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At Sotheby’s

Rosemary Hill: Debo’s Bibelots , 17 March 2016

... albeit afflicted with ‘hideously elongated debased Italianate windows’, which upset Nikolaus Pevsner. It was no palace. The sale was chiefly about its subtitle: Debo as sixth, youngest and last of the Mitford sisters. Between them they spanned the entire range of upper-class extremism, from Decca the ‘ballroom communist’ to ...

Lola did the driving

Inigo Thomas: Pevsner’s Suffolk, 4 May 2016

Suffolk: East, The Buildings of England 
by James Bettley and Nikolaus Pevsner.
Yale, 677 pp., £35, April 2015, 978 0 300 19654 2
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... NikolausPevsner took an interest in cars. He considered them a form of industrial art. ‘It is only the taking of risks which makes life worth living,’ he said in the 1930s, maligning British car designers for their insufficient daring. But appreciation is one thing, driving another, and no matter how admiring or critical he was of cars and their design, Pevsner was always hopeless at the wheel ...

In the City

Peter Campbell: Public sculpture, 22 May 2003

... does for public sculpture (but not sculpture inside churches or galleries) what Simon Bradley and Nikolaus Pevsner do for the buildings the sculpture is on (or near) in The Buildings of England volume on The City of London. In a way it does more. While buildings have to be interesting in themselves to get into ...

See the Sights!

Gillian Darley: Rediscovering Essex, 1 November 2007

The Buildings of England: Essex 
by James Bettley and Nikolaus Pevsner.
Yale, 939 pp., £29.95, May 2007, 978 0 300 11614 4
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... when they do, the scenery is pretty inconsequential. Surprisingly, Essex is rather self-effacing. Nikolaus Pevsner’s introduction to his Buildings of England volume for Essex made it clear that he considered the county tainted by association. Who, he wondered in 1954, would ever want to go ‘touring and sightseeing’ there, after experiencing the ...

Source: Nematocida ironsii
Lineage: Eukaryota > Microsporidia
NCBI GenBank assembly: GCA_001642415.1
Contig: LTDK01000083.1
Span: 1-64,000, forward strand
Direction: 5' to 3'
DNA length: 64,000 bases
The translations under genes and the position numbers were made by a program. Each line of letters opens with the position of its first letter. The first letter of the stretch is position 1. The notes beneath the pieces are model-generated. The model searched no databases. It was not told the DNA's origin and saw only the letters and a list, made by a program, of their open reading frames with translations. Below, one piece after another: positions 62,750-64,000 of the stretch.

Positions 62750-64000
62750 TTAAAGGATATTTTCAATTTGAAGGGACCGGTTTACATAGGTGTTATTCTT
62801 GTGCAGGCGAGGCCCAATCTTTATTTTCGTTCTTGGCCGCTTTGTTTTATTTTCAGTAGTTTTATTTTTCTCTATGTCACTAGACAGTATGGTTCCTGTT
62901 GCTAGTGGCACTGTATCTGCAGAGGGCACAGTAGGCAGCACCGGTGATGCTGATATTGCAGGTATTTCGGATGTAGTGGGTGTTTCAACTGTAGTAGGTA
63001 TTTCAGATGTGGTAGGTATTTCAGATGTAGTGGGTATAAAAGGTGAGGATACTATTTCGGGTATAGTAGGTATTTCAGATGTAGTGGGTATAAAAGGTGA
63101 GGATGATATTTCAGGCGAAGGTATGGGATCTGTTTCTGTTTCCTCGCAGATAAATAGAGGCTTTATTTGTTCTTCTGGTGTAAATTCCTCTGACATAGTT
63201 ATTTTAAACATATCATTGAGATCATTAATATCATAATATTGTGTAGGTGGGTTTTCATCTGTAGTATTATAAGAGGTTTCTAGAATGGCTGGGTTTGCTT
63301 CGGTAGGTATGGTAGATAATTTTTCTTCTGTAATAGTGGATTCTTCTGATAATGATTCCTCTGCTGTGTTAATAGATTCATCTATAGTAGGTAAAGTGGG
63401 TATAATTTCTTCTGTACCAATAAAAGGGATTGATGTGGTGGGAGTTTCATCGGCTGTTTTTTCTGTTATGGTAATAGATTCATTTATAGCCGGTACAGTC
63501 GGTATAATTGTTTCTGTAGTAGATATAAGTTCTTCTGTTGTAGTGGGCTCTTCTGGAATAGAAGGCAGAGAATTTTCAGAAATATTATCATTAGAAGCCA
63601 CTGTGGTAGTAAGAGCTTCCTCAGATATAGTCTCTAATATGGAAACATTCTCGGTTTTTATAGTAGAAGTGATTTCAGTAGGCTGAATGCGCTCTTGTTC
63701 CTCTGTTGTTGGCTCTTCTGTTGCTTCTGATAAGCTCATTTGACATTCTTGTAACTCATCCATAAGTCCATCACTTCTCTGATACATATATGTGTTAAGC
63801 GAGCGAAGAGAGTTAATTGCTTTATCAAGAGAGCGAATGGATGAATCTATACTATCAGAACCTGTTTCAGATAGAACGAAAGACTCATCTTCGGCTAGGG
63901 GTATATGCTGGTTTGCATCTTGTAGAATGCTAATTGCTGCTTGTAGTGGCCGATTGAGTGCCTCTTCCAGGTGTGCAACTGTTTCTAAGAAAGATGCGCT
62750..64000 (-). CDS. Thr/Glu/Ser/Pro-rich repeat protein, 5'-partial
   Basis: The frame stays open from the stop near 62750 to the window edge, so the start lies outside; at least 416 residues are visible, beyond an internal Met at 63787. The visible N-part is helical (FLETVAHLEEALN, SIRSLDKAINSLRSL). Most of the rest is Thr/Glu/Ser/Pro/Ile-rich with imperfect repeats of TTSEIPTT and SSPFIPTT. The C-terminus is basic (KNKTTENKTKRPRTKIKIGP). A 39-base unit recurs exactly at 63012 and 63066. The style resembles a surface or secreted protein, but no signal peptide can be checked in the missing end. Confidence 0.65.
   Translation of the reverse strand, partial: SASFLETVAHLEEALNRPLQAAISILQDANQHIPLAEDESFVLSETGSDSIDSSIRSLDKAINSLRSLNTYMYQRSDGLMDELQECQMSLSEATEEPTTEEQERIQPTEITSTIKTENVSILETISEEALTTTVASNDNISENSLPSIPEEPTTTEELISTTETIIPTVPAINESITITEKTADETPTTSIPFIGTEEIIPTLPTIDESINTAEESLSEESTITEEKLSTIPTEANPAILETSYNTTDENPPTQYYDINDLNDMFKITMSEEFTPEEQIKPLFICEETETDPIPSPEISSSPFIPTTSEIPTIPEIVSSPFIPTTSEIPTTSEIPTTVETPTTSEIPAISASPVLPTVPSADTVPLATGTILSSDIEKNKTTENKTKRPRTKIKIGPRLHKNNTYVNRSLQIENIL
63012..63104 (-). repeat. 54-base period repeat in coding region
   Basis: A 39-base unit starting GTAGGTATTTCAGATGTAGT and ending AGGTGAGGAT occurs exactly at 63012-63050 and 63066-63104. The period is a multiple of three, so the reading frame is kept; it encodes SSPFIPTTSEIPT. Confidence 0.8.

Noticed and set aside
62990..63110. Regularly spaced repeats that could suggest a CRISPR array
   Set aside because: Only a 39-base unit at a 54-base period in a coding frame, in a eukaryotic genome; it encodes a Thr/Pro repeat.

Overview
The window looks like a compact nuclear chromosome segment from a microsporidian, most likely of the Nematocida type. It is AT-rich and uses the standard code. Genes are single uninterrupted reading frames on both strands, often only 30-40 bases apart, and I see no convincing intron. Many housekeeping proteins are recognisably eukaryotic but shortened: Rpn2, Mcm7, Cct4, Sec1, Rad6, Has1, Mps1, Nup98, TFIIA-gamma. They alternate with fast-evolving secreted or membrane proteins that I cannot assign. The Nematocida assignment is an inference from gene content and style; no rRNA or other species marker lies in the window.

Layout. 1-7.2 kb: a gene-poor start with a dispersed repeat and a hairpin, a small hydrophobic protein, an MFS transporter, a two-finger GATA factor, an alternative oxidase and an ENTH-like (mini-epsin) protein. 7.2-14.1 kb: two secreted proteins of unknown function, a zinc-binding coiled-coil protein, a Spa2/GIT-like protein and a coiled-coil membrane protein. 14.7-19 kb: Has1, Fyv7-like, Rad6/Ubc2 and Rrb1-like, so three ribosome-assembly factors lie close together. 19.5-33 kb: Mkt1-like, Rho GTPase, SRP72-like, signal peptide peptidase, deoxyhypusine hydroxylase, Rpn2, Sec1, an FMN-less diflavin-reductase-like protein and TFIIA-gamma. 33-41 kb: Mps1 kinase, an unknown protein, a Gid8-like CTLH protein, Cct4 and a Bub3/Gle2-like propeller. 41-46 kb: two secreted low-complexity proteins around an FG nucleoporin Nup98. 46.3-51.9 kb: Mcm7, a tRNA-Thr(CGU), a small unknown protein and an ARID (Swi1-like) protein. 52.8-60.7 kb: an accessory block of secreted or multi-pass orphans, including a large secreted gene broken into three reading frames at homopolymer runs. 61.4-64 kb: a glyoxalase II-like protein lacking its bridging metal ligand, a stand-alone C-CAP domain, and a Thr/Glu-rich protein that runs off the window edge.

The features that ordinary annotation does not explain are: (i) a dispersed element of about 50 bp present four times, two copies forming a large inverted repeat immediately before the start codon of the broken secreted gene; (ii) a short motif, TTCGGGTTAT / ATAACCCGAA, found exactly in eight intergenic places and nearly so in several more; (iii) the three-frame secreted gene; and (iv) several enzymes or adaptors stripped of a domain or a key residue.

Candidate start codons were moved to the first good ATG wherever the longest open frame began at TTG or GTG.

In Letchworth

Gillian Darley: Pevsner's Hertfordshire, 2 January 2020

... The volumes​ of the Buildings of England series initiated by Nikolaus Pevsner unsurprisingly confine themselves to buildings and their settings, but it’s tempting to be distracted by what you already know about a place, about Brocket Hall in Hertfordshire, for instance, the latest county to have its volume revised and expanded by Yale ...

Sightbites

Jonathan Meades: Archigram’s Ghost, 21 May 2020

Archigram: The Book 
edited by Dennis Crompton.
Circa, 300 pp., £95, November 2018, 978 1 911422 04 4
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... to the purity of the white orthogonal architecture of the 1920s and early 1930s championed by Nikolaus Pevsner, the most conservative of progressives, who described English architecture of the 1950s as ‘not the functionally best solution, nor an economically justifiable solution, nor acceptable in terms of townscape’. Early on, conventionally ...